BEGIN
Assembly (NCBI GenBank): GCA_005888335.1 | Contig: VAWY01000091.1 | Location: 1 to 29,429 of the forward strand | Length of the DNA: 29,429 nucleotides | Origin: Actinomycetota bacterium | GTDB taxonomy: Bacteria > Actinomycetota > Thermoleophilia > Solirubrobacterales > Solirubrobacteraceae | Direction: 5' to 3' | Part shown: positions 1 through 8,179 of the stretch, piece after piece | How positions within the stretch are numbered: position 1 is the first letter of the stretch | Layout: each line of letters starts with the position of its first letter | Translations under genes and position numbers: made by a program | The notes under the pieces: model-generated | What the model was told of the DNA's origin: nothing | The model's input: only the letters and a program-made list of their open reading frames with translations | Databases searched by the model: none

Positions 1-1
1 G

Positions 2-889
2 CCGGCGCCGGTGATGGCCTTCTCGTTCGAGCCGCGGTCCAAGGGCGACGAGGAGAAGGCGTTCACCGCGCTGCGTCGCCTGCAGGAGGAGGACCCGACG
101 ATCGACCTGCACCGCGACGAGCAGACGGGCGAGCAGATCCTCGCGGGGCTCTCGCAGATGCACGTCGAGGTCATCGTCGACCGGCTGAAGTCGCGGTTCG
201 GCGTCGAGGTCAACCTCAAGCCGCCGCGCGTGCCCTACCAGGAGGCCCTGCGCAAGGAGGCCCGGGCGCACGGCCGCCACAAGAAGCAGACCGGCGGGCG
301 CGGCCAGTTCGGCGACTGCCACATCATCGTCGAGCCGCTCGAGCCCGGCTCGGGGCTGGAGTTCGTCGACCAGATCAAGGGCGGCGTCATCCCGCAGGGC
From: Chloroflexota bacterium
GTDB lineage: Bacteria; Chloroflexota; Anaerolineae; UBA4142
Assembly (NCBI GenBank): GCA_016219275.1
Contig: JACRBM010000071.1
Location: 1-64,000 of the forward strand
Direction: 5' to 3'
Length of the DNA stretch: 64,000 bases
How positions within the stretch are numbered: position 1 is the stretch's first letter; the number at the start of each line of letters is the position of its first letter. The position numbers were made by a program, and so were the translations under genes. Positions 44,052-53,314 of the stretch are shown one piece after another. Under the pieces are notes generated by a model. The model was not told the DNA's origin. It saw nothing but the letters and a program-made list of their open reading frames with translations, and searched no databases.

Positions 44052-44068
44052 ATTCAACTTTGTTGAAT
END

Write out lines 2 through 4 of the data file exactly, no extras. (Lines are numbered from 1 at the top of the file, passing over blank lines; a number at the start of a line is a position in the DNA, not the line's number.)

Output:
Positions 1-1
1 G

Positions 2-889